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Jason Mcniff - Joy and Independence

  by Malcolm Carter

published: 13 / 10 / 2018

Jason Mcniff - Joy and Independence
Label: At the Helm Records
Format: CD


Stripped-down sixth album from London-based but Bradford-raised troubadour Jason McNiff which shows him at his very best

For those of a certain age listening to the sixth album from London-based guitarist singer-songwriter Jason McNiff will be like taking a trip down memory lane. The eleven original songs are stripped-back affairs; in the main part just one voice and an acoustic guitar captured intimately in the studio but recalling those golden times when you’d be mesmerized by the sole figure playing guitar in the corner of a coffee house. But Jason McNiff is no ordinary troubadour. Following on from the recent double compilation of his work, ‘Rain Dries Your Eyes’ (from which one song, ‘Stuck in the Past’, is given another lease of life here) McNiff’s latest album does little to shake off those Dylan or John Prine comparisons that often crop up in reviews of his work. McNiff’s inviting vocals contribute greatly to his appeal though and are the perfect vehicle for the fascinating stories he sets into song. While there is little point in denying that McNiff does recall both the above-mentioned musicians throughout this album, let’s throw another name in just for the hell of it. Time and again, not just in his vocals but in his storytelling and the way McNiff pulls the listener into his tales, Chuck Brodsky comes to mind especially on the opening title track. And that’s no bad thing. But’s it’s not just McNiff’s appealing vocals or his ability to fit a whole story into a five-minute song which sets him apart from the crowd; his guitar skills are pretty impressive as well. Even though songs such as ‘And the Sun Comes Up On My Dreams’ (you know some of these songs are going to be special just by the title) are just one man and his acoustic the sound is still strangely full; McNiff’s guitar is all that’s needed to flesh out the story. There really is no need for any studio trickery or any other sound. To add anything more to that combination of voice and guitar would render the tale less affecting. When it comes to McNiff less really is more. The listener gets the feeling that there’s a lot of Jason McNiff scattered throughout these songs. At times it feels like a mini-travelogue, McNiff taking a quick glance over his shoulder to places and people that have touched him in the past. ‘Midnight Shift’ actually confirms this; the short, opening monologue recollects McNiff’s time playing the 12 Bar Club in London. Once again McNiff’s guitar playing is exceptional and carries through the emotion in his vocals. While the melodies that McNiff wraps his tales in are never less than captivating, ‘Thoughts’, which features stunning vocals from Lily Ramona, shows that McNiff can step outside of the generally accepted singer-songwriter mould and pen a tune that wouldn’t sound out of place on daytime radio. There’s a country/pop lilt to the track which comes as a surprise and which works extremely well. While it can hardly be said that McNiff’s songs are not immediately accessible, this particular song will appeal to those who are not usually attracted to the genre that McNiff inhabits. ‘Stuck in the Past’ is a highlight in an album scattered with little gems. The addition of piano from Sean Read, who co-produced the album with McNiff, towards the end of the song really does take the song up to another level even though McNiff has captured the listener from the very first lines, “While standing on the corner/Just arrived in London town/Couple of phone numbers and a dream that I wouldn’t put down”. ‘Amanda’ is McNiff’s sympathetic re-telling of the Amanda Knox story and it once again proves that he is worthy of being compared to the singer-songwriters from the golden era. The way McNiff sings the refrain of “Amanda you were innocent then/ You’re not so innocent now” is a spine-chilling moment. McNiff’s fans will already have this album. For those yet to hear this remarkable singer/songwriter ‘Joy And Independence’ is a good place to start, then work backwards making sure you take in the ‘Rain Dries Your Eyes’ compilation for further proof that you need to check out all of his albums.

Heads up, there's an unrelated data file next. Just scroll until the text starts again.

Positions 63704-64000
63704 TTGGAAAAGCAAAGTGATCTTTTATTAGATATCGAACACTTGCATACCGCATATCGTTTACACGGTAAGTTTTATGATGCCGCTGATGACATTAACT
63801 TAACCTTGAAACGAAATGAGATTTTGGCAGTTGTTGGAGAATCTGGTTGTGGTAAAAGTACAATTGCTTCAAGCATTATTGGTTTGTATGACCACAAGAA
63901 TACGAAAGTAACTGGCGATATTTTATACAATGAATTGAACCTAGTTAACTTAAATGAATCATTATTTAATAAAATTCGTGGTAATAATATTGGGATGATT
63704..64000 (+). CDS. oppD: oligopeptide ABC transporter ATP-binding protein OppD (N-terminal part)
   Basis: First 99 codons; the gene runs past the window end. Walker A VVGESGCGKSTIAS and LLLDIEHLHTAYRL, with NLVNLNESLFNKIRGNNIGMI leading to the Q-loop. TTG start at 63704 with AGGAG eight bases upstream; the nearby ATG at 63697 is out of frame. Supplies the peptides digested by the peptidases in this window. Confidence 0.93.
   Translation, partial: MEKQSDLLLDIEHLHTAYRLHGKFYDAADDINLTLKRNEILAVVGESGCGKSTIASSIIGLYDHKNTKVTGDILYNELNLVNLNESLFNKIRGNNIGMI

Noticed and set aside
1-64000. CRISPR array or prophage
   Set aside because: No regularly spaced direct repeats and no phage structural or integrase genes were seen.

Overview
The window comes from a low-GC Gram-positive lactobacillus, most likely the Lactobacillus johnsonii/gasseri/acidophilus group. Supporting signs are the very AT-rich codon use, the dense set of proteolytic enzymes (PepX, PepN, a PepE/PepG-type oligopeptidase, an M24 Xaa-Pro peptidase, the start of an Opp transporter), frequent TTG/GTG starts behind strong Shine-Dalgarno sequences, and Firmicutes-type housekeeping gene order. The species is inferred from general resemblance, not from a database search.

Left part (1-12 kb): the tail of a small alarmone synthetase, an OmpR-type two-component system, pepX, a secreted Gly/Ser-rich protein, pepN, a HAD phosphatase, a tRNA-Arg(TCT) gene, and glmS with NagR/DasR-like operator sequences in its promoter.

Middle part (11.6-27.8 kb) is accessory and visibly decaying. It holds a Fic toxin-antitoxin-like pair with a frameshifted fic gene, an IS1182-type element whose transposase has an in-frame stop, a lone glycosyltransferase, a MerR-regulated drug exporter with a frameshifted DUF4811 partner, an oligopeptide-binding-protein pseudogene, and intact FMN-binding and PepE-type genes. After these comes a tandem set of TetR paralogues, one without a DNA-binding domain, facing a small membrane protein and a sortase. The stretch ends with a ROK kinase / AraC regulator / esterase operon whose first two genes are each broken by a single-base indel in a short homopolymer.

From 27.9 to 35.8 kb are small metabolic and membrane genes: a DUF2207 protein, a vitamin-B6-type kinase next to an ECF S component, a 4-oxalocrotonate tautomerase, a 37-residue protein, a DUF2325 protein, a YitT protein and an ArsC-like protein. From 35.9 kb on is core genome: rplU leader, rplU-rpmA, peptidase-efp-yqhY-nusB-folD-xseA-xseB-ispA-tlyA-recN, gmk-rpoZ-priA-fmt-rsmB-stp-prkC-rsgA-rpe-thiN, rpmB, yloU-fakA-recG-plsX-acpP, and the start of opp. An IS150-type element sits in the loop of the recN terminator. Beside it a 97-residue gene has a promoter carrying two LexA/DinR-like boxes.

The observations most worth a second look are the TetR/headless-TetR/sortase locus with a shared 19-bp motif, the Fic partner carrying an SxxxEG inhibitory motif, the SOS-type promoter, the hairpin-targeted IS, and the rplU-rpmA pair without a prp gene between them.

Track Listing:-
1 Joy and Independence
2 Wind of Zaragoza
3 And the Sun Comes up on My Dreams
4 Stuck in the Past
5 Amanda
6 Thoughts
7 Midnight Shift
8 Italy
9 (There Are No) Ordinary Days
10 Been a Bad Day
11 Dream of a Highway

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Rain Dries Your Eyes (2017)
Pleasing double CD compilation from English folk and Americana-influenced artist Jason McNiff
Another Man (2006)
Nobodys Son (2003)

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